Imoinda seems to know quite a bit about what can go wrong in similar cases, which suggests that the King has done this to many other reluctant women. Imoinda is forced to bow to the demands of obedience to her monarch, even when these conflict with her love for and obedience to her husband.
Meanwhile, the King has ordered a bath to be prepared, and he is sitting in the tub when Imoinda finally arrives. He coarsely tells her to take off her clothes and come to his arms. However, Imoinda starts crying and falls to the edge of the bathtub, pleading with the King to listen to her.
The image of a man more than a hundred years old sitting in a bath tub to seduce someone might be comedic if his intentions weren’t so tragic for Imoinda, and his control over her fate so complete.
Imoinda explains that she is still a virgin, and says that she would gladly give her virginity to the King, except that it is not hers to bestow on any man but her husband. She also reminds the King that their country’s laws and his own sense of honor would prevent him from sleeping with her, as well. Imoinda finishes her speech by telling the King that she does not want to “be the occasion of making him commit a great sin” by hiding her married state.
Though Behn’s invented Coramantien people are not Christians, some of their theology contains Christological themes, such as the idea that a woman should remain chaste until marriage, and that certain sins can be “great,” or grave and mortal, rather than slight or venial.
The King is furious that Imoinda is trying to deny him, and she is terrified to be doing so. To make her shut up and comply, the King demands that she reveal the name of her husband. Imoinda is about to tell him when the King purposely interrupts her, threatening death to whomever she names as her husband, even if it be Oroonoko himself! The King demands that Imoinda deny her marriage and swear herself a virgin, the latter of which she has to do, since she has not actually slept with Oroonoko yet. The King is satisfied with this assurance and leads an unresisting but miserable Imoinda into the bath.
Words and names clearly carry a certain power in the novel, as here Oroonoko will die if he is named. In setting up these ultimatums for Imoinda, the King reveals that his idea of love is totally authoritarian and commanding, and matches his use of language.
Oroonoko returns from his hunt and finds Imoinda missing. When he finds out that she has been presented with the royal veil, he is so distraught that he wants to hurt himself, but he is stopped by his attendants. After calming down, Oroonoko begins to despair to his friends over the hopelessness of ever getting Imoinda back from the King. For even when the king dies, it would be taboo for Oroonoko to marry a woman who had been his grandfather’s consort. And even if Oroonoko ignores the custom, he would dishonor his successors. It would be better, he laments, if he and Imoinda could escape to “some unknown world [that had] never heard our story.”
Like Imoinda, Oroonoko also immediately understands what the presentation of the royal veil means for a woman, another indication that it is a well-known symbol in the culture. Oroonoko’s line of thinking—that he will never be able to be with Imoinda because of the taboos and repercussions on his name—reveals that honor, and other people’s perceptions of him, is hugely important to Oroonoko. His preoccupation with honor will be his downfall later, when he is faced with the deceitful, treacherous colonists.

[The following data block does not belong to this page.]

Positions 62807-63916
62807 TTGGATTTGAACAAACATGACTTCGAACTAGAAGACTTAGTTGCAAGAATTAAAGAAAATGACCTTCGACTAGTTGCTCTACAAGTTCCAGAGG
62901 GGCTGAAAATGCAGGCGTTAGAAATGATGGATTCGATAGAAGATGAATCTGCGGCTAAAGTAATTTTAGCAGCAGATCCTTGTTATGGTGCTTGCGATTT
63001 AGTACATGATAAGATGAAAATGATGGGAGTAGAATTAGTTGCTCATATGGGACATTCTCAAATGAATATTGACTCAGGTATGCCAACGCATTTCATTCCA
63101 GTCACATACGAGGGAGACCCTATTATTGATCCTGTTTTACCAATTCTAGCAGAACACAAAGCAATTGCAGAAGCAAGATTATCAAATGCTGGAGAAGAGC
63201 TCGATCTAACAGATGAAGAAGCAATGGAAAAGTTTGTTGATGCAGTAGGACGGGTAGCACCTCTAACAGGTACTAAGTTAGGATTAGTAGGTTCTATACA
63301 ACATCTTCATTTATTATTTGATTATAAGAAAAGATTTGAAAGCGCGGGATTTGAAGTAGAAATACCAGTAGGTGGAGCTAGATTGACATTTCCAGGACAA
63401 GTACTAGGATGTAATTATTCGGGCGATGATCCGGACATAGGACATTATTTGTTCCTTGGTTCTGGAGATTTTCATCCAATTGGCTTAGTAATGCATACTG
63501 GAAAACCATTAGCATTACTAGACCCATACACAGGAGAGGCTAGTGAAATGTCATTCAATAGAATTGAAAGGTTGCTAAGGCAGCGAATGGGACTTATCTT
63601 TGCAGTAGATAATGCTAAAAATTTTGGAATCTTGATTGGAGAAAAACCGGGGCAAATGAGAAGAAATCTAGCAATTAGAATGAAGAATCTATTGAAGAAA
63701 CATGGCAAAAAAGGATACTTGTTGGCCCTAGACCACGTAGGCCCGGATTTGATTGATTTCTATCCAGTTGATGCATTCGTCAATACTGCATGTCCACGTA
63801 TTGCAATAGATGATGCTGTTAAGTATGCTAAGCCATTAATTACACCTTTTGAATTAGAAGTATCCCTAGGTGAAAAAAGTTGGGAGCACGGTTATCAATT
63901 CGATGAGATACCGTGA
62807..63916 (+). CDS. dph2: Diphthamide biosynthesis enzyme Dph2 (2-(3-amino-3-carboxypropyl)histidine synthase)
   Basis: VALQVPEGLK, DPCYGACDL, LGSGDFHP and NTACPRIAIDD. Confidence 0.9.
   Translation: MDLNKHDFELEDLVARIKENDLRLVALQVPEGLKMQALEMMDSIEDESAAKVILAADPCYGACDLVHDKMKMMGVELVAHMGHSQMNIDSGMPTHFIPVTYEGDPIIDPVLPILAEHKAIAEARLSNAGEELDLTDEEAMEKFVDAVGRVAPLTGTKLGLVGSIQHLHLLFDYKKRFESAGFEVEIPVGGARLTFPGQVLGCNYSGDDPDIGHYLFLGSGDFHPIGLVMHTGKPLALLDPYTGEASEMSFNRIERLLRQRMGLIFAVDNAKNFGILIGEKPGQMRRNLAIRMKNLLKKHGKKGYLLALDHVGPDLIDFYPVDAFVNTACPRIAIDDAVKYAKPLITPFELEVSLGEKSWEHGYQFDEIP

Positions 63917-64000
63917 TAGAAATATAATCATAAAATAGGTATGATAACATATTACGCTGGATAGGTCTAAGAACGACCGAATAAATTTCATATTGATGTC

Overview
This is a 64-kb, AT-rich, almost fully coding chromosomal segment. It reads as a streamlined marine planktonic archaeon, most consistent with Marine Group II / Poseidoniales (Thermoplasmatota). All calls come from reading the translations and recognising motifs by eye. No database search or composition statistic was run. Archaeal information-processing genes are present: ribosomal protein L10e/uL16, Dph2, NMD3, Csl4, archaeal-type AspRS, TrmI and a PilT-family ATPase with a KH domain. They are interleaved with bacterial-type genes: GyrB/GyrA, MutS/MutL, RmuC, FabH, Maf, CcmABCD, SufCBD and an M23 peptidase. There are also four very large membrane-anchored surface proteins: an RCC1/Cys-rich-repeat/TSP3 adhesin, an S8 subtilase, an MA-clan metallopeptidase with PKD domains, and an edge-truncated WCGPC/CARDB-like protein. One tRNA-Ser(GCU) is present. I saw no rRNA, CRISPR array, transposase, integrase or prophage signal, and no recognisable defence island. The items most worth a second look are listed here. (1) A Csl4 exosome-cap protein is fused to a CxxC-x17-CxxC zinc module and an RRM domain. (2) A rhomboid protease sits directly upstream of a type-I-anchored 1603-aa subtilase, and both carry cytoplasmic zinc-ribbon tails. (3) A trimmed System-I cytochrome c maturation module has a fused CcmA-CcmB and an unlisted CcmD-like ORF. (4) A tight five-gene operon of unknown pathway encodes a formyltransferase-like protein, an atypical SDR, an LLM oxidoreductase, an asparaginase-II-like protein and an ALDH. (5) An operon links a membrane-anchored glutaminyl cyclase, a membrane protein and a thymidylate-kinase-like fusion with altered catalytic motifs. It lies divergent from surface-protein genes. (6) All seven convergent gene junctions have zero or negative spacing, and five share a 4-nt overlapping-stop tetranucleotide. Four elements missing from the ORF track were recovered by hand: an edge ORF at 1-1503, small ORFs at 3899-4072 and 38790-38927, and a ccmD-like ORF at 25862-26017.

Oroonoko’s friends try to comfort him by telling him that his grandfather is in the wrong, and the law is on his side. Oroonoko takes some comfort in this idea, and decides that he has to see Imoinda to find out if she is still a virgin. However, getting into the Otan to see her won’t be easy. Oroonoko knows that he can only enter if the King invites him—to trespass is death. Lacking an immediate plan to gain an invitation, he can only wait and suffer.
In their patriarchal society the King circumvents the laws, so it is cold comfort for Oroonoko to know that justice is on his side when in reality no one would dare oppose the king. For a woman, virginity before marriage is essential in Coramantien culture. It is what makes Imoinda so appealing to the King and, to a lesser degree, to Oroonoko.
In the meantime, the King is suffering, too. Not only does he feel bad about taking away Imoinda from his noble grandson, but every time he is with Imoinda, her weeping reminds him of his treachery. When she is with the King, Imoinda is bold enough to speak often about her husband, something the King allows because he still dotes on Oroonoko.
It is Imoinda’s small revenge that the King’s pleasure turns into guilt when he hears about Oroonoko. The King clearly doesn’t have Oroonoko’s sense of honor, but he is at least capable of feeling guilty for so cruelly betraying his grandson.
To make matters worse for Oroonooko, the King has been asking his friends and attendants how he’s been coping with the loss of Imoinda. Concerned about Oroonoko’s safety, they all lie and tell the King what he wants to hear: Oroonoko has gotten over Imoinda and fills his time studying, hunting, and training his army. The King is pleased by this news, and gloats about it to Imoinda, hoping to get her to stop pining for her lover and properly attend to the King instead. Imoinda pretends to be unconcerned whenever the King starts gloating, but inside her heart is breaking. She is only happy when she can be alone and give vent to her grief.
In trying to protect Oroonoko, his friends only reinforce the King’s mistaken belief that what he did to his grandson was not so wrong because Oroonoko never cared much for Imoinda. Because of this, the King’ sense of triumph grows. However, Imoinda is also lying to the King by hiding her grief in order to lessen his gloating. It is also ironic that she feels happiest when she is able to fully express her sadness about being separated from Oroonoko. Only in private can she act honestly and also honor her husband.